“Look at how much the government has supported the minibus taxi industry; why can’t they do the same for us? Ever since the lockdown, the only support we have received is a R70 payment for sanitisation and protective equipment from Uber,” notes David.

The challenging conditions have led to some desperate Bolt drivers operating outside the stipulated lockdown hours, resulting in some of them being arrested.

Disruption and uncertainty prevail

Gareth Taylor, country manager for Bolt South Africa.
Gareth Taylor, country manager for Bolt South Africa.

According to Cape Town-based tax solutions firm TaxTim, ride-sharing drivers and vehicle owners are required by law to be registered with the South African Revenue Service (SARS) and pay tax via the provisional tax system, assuming the drivers earn above the tax threshold of R83 100 per year.

“Uber drivers are treated for tax purposes as ‘independent contractors’ which means Uber does not withhold PAYE on their salary but the driver themselves are responsible for managing their tax affairs with SARS,” says Nicci Courtney-Clarke, CA financial manager and head of tax at TaxTim.

The e-hailing drivers and operators have turned to independent advocacy organisation Black Business Council to assist in being a mediator in their engagement with the Department of Transport, which they say has not been fruitful this far.

In an e-mail interview, an Uber spokesperson told ITWeb the disruption and uncertainty caused by the coronavirus is being felt by everyone around the world.

“We respect and understand the directives put in place by the government to help flatten the curve. We are actively advocating provincial and national governments that any relief funds, enacted in response to the coronavirus, benefit all independent contractors and freelancers, whether they are taxi drivers, freelancers, or drivers/deliver people on Uber,” comments the spokesperson.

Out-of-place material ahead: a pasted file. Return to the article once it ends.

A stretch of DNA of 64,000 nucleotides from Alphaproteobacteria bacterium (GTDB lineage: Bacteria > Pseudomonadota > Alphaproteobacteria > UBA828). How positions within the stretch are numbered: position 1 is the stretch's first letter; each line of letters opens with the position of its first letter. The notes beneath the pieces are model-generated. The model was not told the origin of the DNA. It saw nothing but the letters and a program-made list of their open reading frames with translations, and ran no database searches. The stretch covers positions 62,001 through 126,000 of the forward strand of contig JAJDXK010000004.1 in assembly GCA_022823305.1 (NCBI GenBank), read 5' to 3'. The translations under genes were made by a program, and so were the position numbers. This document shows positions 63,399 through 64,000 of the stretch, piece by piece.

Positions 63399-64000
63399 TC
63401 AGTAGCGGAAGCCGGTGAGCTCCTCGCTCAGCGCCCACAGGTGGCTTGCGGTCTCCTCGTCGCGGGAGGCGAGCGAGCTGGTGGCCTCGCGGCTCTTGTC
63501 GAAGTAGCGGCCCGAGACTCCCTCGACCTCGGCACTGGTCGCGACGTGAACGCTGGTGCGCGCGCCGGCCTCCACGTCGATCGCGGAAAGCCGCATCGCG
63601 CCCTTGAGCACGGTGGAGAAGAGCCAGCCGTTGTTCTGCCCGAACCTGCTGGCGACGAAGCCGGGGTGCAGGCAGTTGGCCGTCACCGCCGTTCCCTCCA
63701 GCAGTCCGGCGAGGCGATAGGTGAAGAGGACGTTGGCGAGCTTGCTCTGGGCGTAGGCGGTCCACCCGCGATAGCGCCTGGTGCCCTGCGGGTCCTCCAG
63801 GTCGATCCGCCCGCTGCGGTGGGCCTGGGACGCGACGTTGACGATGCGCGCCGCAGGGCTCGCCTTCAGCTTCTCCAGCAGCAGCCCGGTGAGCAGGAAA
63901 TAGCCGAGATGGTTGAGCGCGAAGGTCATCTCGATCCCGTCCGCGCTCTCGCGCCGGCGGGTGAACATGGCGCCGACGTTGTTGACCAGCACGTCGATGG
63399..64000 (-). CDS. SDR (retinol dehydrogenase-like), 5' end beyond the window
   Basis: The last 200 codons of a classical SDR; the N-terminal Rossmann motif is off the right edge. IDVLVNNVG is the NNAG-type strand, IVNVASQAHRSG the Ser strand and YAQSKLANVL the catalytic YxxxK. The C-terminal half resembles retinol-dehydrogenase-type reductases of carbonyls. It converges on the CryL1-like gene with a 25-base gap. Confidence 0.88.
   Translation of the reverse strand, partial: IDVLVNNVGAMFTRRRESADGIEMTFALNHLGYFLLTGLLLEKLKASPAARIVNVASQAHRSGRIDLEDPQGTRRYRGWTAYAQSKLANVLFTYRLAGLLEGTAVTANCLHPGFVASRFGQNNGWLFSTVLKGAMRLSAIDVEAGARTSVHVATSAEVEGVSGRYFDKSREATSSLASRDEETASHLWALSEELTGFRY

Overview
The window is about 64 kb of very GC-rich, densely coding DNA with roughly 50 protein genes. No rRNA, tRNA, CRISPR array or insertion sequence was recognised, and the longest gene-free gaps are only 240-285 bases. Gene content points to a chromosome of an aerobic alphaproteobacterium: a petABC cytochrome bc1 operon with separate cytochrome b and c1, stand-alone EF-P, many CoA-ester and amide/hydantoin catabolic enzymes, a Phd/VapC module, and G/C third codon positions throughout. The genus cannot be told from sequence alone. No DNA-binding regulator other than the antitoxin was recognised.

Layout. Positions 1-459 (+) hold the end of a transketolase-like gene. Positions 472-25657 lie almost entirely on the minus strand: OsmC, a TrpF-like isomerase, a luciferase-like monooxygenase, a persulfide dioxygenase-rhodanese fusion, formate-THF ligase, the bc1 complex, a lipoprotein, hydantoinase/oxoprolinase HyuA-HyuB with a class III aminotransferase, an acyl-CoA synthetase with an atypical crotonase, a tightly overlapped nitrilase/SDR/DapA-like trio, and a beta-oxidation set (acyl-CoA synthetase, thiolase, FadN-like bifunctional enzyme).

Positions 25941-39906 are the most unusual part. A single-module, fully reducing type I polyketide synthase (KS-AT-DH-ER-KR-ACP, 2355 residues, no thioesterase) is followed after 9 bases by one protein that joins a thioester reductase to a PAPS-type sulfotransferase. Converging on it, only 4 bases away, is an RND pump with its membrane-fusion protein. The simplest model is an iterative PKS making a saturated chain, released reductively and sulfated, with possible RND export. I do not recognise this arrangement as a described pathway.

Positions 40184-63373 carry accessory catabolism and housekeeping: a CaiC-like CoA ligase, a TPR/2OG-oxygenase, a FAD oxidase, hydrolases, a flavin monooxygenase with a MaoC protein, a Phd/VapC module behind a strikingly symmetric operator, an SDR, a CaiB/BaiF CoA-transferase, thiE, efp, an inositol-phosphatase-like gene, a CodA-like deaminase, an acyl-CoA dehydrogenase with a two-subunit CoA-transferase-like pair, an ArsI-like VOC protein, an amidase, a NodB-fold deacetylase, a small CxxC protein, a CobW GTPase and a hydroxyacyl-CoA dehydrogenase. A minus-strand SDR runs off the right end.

To help create a reliable cash flow, Uber says it has enabled drivers to cash out to their bank account once per day instead of weekly, putting them in control of when they get paid.

“We have also provided further earning opportunities for drivers and delivery people through Uber Direct and Uber Eats, and we are working with preferred vehicle partners to ask that they support drivers in need by reducing the overall cost of their vehicle,” according to Uber.

A Bolt operator, named Sam, who owns one vehicle, told ITWeb his business has been in dire straits since the lockdown was instituted.

“I have not received any income from my driver; everyone is crying. This is why I signed the petition because we are not counted among those that will receive relief funds and government is our last hope. Unfortunately, we have heard nothing from government,” he comments.

Without responding to direct questions from ITWeb, Gareth Taylor, country manager for Bolt South Africa, says Bolt welcomes government’s various aid and relief packages.

“Bolt continues to engage with diverse stakeholders, in the public and private sectors, through formal and official channels, to find new ways for drivers to continue to earn an income within the regulations for each level of lockdown, as published by government,” notes Taylor.

The Department of Transport did not respond to ITWeb’s e-mailed questions, despite saying earlier that it would do so.